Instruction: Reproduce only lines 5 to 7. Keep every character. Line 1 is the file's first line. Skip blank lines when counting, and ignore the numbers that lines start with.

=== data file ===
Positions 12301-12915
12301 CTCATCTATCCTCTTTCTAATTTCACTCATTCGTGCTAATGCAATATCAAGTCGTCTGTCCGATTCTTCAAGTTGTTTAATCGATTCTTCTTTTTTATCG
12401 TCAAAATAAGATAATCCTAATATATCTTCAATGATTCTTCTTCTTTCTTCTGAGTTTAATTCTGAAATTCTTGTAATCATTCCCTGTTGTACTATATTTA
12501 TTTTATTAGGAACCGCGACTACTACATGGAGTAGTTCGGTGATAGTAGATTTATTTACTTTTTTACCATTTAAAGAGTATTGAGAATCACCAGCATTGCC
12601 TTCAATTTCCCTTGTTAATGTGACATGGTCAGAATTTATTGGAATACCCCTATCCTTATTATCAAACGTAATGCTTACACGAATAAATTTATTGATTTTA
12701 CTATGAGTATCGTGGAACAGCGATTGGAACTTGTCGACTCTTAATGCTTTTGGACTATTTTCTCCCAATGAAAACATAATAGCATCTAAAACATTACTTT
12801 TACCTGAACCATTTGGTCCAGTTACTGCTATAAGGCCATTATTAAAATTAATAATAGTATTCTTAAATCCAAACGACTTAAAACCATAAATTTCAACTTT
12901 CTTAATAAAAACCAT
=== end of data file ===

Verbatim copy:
12601 TTCAATTTCCCTTGTTAATGTGACATGGTCAGAATTTATTGGAATACCCCTATCCTTATTATCAAACGTAATGCTTACACGAATAAATTTATTGATTTTA
12701 CTATGAGTATCGTGGAACAGCGATTGGAACTTGTCGACTCTTAATGCTTTTGGACTATTTTCTCCCAATGAAAACATAATAGCATCTAAAACATTACTTT
12801 TACCTGAACCATTTGGTCCAGTTACTGCTATAAGGCCATTATTAAAATTAATAATAGTATTCTTAAATCCAAACGACTTAAAACCATAAATTTCAACTTT